This is part two of a two part series on cyber space, cyber war and other concepts. (See part 1.)
All the different “cyber” terms sure are confusing and it’s no help that many of the terms used to describe the threat actor behind a cyber attack are often used interchangeably. In part I, we established what constitutes a “cyber attack” within “cyberspace”. Now the real fun begins – we’ll dissect the four most commonly confused terms: “cyber war,” cyber terrorism,” “cyber vandalism” and “cyber espionage” and provide a common lexicon. The objective is to dispel myths and, by establishing common understanding, provide a way for managers to cut to the chase and understand risk without all the FUD. The graph below shows the four terms and attributes at a glance.
Now let’s dig into each individual definition and examine the fundamentals.
Cyber warfare is the most misused terms in this list. The U.S. Strategic Command’s Cyber Warfare Lexicon defines cyber warfare as:
Creation of effects in and through cyberspace in support of a combatant commander's military objectives, to ensure friendly forces freedom of action in cyberspace while denying adversaries these same freedoms.
There are very clear definitions as to what constitutes war (or an action that is an act of war), and the cyber version is, in essence, no different. Cyber warfare is an action, or series of actions, by a military commander or government-sponsored cyber warriors that furthers his or her objectives, while disallowing an enemy to achieve theirs. Military commanders typically belong to a nation-state or a well-funded, overt and organized insurgency group (as opposed to covert rebels, organized crime rings, etc.). Acting overtly in cyberspace means you are not trying to hide who you are – the cyber version of regular, uniformed forces versus irregular forces.
On Dec. 21, 2014, President Obama stated that the Sony hack was an act of cyber vandalism perpetuated by North Korea, and not an act of war. This statement was criticized by politicians, security experts and other members of the public, but one must look at what constitutes an act of war before a rush to judgment is made. Let’s assume for the sake of this analysis that North Korea did perpetrate the attack (although this is disputed by many). Was the act part of a military maneuver, directed by a commander, with the purpose of denying the enemy (the United States) freedom of action while allowing maneuverability on his end? No. The objective was to embarrass a private-sector firm and degrade or deny computing services. In short, Obama is right – it’s clearly not part of a military operation. It’s on the extreme end of vandalism, but that’s all it is.
The subsequent threats of physical violence to moviegoers if they viewed “The Interview” has never been attributed to those who carried out the cyber attack, and frankly, any moron with Internet access can make the same threats.
Few public examples exist of true, overt cyber warfare. Stories circulate that the U.S., Israel, Russia, China and others have engaged in cyber war at some point, but the accounts either use a looser definition of cyber war, or are anecdotal and are not reported on by a reputable news source.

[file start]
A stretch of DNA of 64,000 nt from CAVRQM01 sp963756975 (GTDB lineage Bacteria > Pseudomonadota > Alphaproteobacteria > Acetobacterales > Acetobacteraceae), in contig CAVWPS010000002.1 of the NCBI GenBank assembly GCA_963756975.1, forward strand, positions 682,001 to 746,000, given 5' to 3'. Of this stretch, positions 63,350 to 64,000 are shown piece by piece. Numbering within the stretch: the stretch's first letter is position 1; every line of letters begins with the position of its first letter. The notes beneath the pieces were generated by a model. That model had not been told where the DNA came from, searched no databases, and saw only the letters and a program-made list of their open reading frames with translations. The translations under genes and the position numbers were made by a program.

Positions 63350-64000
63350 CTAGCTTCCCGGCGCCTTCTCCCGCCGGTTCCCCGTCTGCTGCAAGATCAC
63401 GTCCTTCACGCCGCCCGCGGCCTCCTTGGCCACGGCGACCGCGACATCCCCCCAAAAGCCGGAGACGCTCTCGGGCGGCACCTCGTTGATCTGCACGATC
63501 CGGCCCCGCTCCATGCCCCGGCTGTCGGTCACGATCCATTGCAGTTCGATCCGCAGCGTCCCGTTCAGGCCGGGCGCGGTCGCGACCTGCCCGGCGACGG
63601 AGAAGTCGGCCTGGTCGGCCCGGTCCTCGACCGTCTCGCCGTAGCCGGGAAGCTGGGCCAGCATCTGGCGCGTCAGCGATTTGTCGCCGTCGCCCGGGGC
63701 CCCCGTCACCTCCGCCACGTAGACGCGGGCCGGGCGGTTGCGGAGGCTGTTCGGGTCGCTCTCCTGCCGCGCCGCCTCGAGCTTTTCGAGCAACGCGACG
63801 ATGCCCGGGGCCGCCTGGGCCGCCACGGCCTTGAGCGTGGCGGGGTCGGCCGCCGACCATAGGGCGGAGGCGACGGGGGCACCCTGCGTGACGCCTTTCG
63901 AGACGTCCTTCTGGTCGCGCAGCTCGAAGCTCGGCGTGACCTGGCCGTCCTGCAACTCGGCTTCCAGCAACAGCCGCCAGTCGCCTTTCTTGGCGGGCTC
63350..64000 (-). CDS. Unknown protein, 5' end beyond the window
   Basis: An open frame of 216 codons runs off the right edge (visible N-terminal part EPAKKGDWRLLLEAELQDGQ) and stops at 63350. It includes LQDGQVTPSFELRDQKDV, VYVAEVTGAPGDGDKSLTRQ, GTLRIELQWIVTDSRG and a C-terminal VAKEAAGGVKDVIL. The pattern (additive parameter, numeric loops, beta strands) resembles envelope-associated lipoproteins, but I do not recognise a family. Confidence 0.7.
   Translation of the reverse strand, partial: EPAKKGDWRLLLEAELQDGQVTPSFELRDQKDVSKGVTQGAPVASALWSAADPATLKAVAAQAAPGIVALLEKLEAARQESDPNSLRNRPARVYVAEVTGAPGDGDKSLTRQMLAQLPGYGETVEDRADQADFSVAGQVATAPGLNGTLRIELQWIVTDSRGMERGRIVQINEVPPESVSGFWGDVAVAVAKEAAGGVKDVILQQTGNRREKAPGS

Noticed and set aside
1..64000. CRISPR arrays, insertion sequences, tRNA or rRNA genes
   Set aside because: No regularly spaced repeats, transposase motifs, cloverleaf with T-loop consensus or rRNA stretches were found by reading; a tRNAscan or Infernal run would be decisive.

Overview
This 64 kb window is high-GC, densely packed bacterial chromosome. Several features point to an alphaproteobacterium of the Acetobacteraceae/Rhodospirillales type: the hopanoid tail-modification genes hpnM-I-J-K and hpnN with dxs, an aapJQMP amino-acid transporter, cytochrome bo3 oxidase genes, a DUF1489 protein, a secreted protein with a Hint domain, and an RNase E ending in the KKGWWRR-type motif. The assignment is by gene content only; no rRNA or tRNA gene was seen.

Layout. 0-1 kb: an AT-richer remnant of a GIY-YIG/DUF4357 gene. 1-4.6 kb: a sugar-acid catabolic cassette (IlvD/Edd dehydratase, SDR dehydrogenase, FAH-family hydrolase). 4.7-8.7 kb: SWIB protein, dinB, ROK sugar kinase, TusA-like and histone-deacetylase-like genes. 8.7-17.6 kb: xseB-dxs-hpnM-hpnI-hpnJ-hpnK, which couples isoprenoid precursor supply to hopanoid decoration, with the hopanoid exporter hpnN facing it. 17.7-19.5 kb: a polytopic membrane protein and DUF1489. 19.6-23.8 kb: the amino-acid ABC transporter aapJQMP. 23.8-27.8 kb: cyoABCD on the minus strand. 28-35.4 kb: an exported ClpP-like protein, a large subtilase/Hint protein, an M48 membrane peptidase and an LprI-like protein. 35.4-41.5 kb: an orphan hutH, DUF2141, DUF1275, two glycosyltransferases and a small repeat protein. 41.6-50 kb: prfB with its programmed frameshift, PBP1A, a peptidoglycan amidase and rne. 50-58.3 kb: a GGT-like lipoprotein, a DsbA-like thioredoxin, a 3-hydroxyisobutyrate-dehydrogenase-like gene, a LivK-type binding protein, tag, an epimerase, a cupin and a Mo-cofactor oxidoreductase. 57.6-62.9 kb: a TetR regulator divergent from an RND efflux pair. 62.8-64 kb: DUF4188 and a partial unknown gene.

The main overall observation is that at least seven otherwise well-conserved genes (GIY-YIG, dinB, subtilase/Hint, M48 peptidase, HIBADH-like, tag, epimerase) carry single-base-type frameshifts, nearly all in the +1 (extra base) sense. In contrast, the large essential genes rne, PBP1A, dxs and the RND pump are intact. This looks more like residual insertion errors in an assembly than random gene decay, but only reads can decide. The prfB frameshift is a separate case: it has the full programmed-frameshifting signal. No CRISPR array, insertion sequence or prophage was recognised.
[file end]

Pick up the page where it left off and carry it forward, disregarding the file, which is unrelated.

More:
One of the strongest candidates for a real example of cyber war occurred during the 2008 Russo-Georgian War.
Russia and Georgia engaged in armed conflict over two breakaway republics, South Ossetia and Abkhazia – both located in Georgia. Russia backed the separatists and eventually launched a military campaign. In the days and weeks leading up to Russia’s direct military intervention, hackers originating from within Russia attacked key Georgian information assets. Internet connectivity was down for extended periods of time and official government websites were hacked or completely under the attacker’s control. In addition, internal communications and news outlets were severely disrupted. All of the above would hamper the ability of Georgian military commanders to coordinate defenses during the initial Russian land attack.
No one can agree on the appropriate definition of terrorism, and as such, the definition of cyber terrorism is even murkier. Ron Dick, director of the National Infrastructure Protection Center, defines cyber terrorism as
...a criminal act perpetrated through computers resulting in violence, death and/or destruction, and creating terror for the purpose of coercing a government to change its policies.
Many have argued that cyber terrorism does not exist because “cyberspace” is an abstract construct, whereas terror in a shopping mall is a very real, concrete situation in the physical world that can lead to bodily harm for those present. Cyber terrorism, as a term, has been used (and misused) so many times to describe attacks, it has almost lost the gravitas its real world counterpart maintains.
According to US Code, Title 22, Chapter 38 § 2656f, terrorism is:
…premeditated, politically motivated violence perpetrated against noncombatant targets by subnational groups or clandestine agents.
In order to be a true cyber terrorist attack, the outcome must include violence toward non-combatants and result in large-scale damage or financial harm. Furthermore, it can often be difficult to attribute motivations, goals and affiliations to cyber defilement, just as in the physical world, which makes attribution and labels difficult in the cases of both traditional terrorism and cyber-terrorism.